The freedom, thinking time, fresh air, opportunities to explore local villages I never knew existed and farm shops I never knew where there, experiencing the general friendliness of the cycling community and feeling fit and healthy to boot, equates to heavenly. Time to take in the scenery without having to answer endless q’s from children – bliss! I will admit this felt like a rather selfish indulgence at times and certainly didn’t come without its guilt as a mother but with the perfect excuse, I simply have to train to get through this thing.
Week 2. Day 3. Bike purchase
My friends bike is great, but we both agreed a new bike would be a safer option for the actual event itself as I couldn’t bear the thought of breaking his bike through my training or overuse. Work have been fantastic and let me use the Cycle Scheme to help fund the bike knowing it was for a good cause. Cycle Scheme is such a brilliant concept and offered a fantastic discount.
Choosing a bike was trickier than I thought, the only bikes I had bought in the last 5 years were for small children and my knowledge of stabilizers was not going to be relevant here. I had some great advice from our local bike shop, who listened to my future endeavor with amusement and quite frankly disbelief. I was as ever completely unprepared in my high heeled boots and skirt and then being asked to try the bike for size, not one of my finest moments.
Bike sorted, scheme documents completed and the bike was ready for collection. Since then It’s fair to say the shop keeper has become a good friend of mine due to the amount of time and money I have spent in his shop. A top tip for would be cyclists is to get your kit list on the cycle scheme up front, you can’t go back and add things to get the discount after the original purchase as I discovered to my dismay!
Weeks 3-6. Early cycling adventures
Basically summed up as trying to cycle between 10 to 15 miles from home and not getting lost. As close friends know and I will be the first to admit, map reading is not one of my strong points. My husband finds it highly amusing and frequents the story to anyone that will listen, that I lived for over 30 years within a mile of the A3 but could not point out where it was on a map!
I did have the help of “Map-my-ride” which is really handy for recording how lost I got. My record so far is attempting a 30-mile ride and turning this into a whopping 58 miles due to taking a wrong turn.
One way to prevent myself getting lost was to stay as near as I could to the largest main road near my house, which I would not recommend, and many cycling friends looked at me in horror as to why I ventured onto the A420 on so many of my rides when I have beautiful countryside west of where I live – the truth is it is one of the few roads I remember and it was a magnet I used for getting me home. I have subsequently seen sense…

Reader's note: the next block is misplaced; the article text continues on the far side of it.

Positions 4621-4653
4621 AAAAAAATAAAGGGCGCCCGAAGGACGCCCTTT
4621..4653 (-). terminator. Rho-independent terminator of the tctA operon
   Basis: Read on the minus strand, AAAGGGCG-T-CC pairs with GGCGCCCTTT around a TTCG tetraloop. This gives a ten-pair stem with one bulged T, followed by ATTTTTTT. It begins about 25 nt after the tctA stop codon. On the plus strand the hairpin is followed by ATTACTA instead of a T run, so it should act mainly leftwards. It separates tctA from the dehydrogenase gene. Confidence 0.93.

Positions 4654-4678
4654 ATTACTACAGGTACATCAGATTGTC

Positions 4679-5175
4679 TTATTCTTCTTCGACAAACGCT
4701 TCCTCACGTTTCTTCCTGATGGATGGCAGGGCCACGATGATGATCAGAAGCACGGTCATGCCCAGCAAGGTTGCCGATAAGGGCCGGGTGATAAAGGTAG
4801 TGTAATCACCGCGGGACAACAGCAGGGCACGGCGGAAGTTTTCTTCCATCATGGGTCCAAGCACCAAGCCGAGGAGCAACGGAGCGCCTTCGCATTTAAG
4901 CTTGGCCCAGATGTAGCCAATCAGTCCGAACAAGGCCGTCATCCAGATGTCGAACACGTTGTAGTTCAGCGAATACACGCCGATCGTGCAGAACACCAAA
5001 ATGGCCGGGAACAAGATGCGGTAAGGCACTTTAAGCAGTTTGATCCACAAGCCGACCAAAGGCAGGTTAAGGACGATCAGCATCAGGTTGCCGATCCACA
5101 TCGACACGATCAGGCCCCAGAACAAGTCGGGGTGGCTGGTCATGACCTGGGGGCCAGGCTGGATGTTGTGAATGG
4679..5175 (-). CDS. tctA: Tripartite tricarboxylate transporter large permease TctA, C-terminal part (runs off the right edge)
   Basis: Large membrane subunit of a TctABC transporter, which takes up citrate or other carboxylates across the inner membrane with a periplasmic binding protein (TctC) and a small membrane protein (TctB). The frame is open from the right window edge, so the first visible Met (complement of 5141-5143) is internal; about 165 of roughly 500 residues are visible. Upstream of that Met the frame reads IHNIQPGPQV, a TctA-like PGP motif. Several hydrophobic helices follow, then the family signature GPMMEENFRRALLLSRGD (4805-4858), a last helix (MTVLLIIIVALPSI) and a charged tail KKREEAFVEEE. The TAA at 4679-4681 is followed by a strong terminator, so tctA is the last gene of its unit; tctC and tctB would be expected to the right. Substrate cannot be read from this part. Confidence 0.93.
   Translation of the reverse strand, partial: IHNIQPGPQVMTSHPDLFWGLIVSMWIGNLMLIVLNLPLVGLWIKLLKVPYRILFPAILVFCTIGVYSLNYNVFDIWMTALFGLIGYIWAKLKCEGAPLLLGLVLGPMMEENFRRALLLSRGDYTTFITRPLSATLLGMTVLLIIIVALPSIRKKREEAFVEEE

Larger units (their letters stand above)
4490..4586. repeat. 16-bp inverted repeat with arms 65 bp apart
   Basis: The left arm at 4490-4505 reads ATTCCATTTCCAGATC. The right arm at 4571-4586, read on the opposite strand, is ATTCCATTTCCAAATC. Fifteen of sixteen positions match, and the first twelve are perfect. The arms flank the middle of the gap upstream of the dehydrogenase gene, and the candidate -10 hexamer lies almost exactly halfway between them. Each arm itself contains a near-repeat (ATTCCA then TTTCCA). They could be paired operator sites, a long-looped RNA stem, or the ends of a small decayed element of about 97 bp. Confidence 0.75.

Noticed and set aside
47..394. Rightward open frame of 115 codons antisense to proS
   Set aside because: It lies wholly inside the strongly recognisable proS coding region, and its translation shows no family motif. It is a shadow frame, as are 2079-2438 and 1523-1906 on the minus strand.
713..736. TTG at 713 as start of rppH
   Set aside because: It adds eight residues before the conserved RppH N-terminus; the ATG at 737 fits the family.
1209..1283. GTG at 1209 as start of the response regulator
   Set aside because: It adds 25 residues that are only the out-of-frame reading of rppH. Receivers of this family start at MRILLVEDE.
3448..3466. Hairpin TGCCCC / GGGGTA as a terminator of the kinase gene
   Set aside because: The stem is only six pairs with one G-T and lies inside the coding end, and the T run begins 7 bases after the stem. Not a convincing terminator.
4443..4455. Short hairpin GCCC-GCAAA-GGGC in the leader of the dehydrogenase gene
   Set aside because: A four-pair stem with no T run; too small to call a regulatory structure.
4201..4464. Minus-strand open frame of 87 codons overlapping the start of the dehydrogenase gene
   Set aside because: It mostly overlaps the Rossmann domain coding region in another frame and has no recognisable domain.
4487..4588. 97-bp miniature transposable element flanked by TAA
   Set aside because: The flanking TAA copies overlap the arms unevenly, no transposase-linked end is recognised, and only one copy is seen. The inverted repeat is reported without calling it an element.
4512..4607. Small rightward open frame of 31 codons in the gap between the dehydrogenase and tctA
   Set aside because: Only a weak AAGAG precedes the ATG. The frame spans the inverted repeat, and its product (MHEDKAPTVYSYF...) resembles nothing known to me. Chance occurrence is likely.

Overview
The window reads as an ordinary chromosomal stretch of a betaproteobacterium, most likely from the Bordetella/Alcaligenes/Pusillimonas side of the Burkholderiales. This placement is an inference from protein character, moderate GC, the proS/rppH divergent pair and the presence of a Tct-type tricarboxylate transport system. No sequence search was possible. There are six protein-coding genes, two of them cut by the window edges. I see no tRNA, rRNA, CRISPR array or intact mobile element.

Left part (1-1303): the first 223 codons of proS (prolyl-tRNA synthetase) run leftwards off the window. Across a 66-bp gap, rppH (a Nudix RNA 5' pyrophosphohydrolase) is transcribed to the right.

Another lesson about biking I had to learn the hard way was that no matter how light your bike is or easy biking is compared to walking or running, hills are still HARD. Thank god for granny gears, I have lots of them and they became my friend tackling the incredibly undulating Wiltshire countryside.
Stuff I bought as well as my bike (in order of importance)
- Padded seat! (I cannot recommend this enough, as a novice cyclist)
- Padded cycling wear in general (in case the padded seat fails me, I have got 430 miles to sit on this thing)
- Hat (vital)
- Pump (vital)
- Bottle (vital)
- Cycling clothing
- Lock (heavy thing but useful)
- Saddle bag (handy for cash, inhaler)
- Measuring thing (still in the box)
- Inner tubes (no idea what to do with them)
- Puncture repair kit (as above)
- Energy gels (still working out when best to use these)
- Cleats (see later notes, they are a cruel mistress)
Weeks 6-10 Training with friends
I have the bug and cycling has changed my life. I’m getting fitter, I have a new hobby and one I can enjoy with the family too.
I had dabbled with jogging and the odd fun run in the past but since taking up this new hobby I have completed the Bath Color Obstacle Rush, run a 10k fun run, trained with many friends and raced people around Castle Combe Race Track on my bike. The Colour Obstacle Rush was a great experience, I did comment that the old me might have looked back on it and said I could have had the same effect tidying up while my kids were painting at home, without leaving the house and getting out of breath, but it was genuinely fun and I have Oppo & the Bath Rugby Foundation to thank for getting me in my new state of mind!